Gold futures on Thursday morning were bouncing between small gains and losses, as the precious metal tried to halt a two-session skid, as a rise in Treasury yields paused, but continued buoyancy in the U.S. dollar seemed set to keep bullion values under pressure. December gold
was trading $1.10, or less than 0.1%, higher at $1,724 an ounce, following a 0.8% drop for the precious metal that took it to the lowest most-active contract settlement since March 31, FactSet data show.
The dollar was up 0.1% on the session, and up 1.2% on the week, headed for its sharpest weekly gain since June, as measured by the ICE U.S. Dollar Index
while the 10-year Treasury yields
fell to 1.525% from 1.54% on Wednesday. A stronger dollar can make assets priced in the currency comparatively more expensive to overseas buyers and rising yields can make the precious metals, which don’t offer a coupon less attractive than bonds. Gold bulls point to intensifying worries about inflation, concerns about China’s economic recovery and a White House at loggerheads over the U.S. debt ceiling as factors that should be delivering more of a jolt to bullion. However, the rise in the U.S. dollar to around the highest levels since last fall, gains in yields, as inflation anxieties percolate, and increasing anxieties about the tapering of the Federal Reserve’s market-supportive asset purchases are all combining to buffet precious metals. “Nevertheless, the precious metal remains under pressure from a strengthening US dollar, as earlier than expected tapering by the Fed and rising Treasury yields, as well as the greenback’s own refuge asset appeal, are likely to create more upside for the American currency,” wrote Ricardo Evangelista, senior analyst at ActivTrades in a research note. The yellow metal is on track for a monthly decline of 5.1%, its sharpest such drop since June, and a quarterly skid of 2.2%, representing the steepest quarterly fall since the first quarter of this year. December silver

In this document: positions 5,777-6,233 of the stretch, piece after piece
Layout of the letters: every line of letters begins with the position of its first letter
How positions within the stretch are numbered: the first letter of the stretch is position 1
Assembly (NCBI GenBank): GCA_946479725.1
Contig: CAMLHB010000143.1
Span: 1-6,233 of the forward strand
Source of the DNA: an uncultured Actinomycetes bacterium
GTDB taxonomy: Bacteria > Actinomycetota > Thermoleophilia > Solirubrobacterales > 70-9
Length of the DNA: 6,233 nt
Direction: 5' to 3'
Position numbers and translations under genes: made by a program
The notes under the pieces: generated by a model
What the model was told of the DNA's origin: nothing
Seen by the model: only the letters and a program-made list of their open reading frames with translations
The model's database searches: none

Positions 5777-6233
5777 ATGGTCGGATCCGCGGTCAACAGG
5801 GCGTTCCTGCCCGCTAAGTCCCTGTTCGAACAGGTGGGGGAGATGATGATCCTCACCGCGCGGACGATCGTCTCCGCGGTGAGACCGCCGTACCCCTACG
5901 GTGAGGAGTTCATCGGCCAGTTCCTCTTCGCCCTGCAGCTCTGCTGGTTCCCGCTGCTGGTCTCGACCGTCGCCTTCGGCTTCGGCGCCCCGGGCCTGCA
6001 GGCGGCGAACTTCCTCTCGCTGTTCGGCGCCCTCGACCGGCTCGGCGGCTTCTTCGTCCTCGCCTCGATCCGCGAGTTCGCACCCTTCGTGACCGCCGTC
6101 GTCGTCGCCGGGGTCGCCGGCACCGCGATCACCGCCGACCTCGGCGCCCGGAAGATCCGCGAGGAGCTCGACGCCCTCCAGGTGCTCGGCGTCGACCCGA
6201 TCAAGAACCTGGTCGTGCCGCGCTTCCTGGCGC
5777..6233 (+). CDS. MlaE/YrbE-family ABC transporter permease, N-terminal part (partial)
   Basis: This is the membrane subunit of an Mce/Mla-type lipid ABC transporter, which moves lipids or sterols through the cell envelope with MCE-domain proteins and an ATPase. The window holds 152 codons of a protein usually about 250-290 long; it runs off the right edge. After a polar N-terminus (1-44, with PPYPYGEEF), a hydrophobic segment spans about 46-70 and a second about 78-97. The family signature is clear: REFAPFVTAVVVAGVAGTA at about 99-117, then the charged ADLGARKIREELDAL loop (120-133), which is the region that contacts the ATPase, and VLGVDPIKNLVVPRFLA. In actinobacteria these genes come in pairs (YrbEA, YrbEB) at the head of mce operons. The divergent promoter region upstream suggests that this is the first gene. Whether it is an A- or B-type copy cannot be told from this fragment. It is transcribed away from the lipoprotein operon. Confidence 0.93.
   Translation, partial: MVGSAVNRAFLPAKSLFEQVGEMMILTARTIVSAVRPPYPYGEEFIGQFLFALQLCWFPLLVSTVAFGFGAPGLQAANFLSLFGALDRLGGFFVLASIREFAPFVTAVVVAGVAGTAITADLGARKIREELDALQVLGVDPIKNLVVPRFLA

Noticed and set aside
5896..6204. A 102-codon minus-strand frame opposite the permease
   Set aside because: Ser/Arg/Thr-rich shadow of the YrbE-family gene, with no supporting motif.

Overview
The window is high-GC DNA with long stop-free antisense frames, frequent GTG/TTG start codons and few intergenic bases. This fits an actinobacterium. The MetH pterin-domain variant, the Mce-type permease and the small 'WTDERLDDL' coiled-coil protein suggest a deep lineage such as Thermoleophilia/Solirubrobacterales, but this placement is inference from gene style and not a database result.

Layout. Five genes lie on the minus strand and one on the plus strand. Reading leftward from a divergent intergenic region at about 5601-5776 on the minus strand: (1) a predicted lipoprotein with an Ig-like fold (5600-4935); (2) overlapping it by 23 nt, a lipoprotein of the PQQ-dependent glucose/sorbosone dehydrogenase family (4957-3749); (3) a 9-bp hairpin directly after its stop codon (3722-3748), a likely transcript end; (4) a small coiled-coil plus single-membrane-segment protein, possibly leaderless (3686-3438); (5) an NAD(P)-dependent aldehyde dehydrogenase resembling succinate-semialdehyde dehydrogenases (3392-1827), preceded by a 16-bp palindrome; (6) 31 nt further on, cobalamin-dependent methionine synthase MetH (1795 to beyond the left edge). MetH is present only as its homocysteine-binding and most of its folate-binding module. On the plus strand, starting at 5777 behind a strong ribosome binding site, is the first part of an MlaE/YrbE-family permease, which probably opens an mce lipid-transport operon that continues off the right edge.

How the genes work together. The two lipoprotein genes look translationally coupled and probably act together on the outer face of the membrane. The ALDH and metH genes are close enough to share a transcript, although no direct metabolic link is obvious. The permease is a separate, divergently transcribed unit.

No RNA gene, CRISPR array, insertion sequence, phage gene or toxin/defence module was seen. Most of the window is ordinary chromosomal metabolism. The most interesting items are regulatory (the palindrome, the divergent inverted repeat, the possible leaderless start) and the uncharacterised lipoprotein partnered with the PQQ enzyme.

meanwhile, was up 9 cents, or 0.4%, at $21.57 an ounce, following a 4.4% tumble on Wednesday, pushing gold’s sister metal to the lowest settlement since July 2020. For the month, silver is set for a decline of over 10%, which would be its steepest monthly fall since September of 2020, contributing to a quarterly drop of over 16%, marking its most severe quarterly decline since the first quarter of 2020. Another factor likely to provide some headwinds for gold was bad data out of the world’s second-largest economy in the world: China. China’s manufacturing purchasing managers index fell to 49.6 in September, the National Bureau of Statistics in Beijing said Thursday, marking its first drop in activity, a reading of at least 50 indicates expansion, since February. Weakness in China can weigh on gold, and other commodities, because the country is one of the largest buyers of precious metals.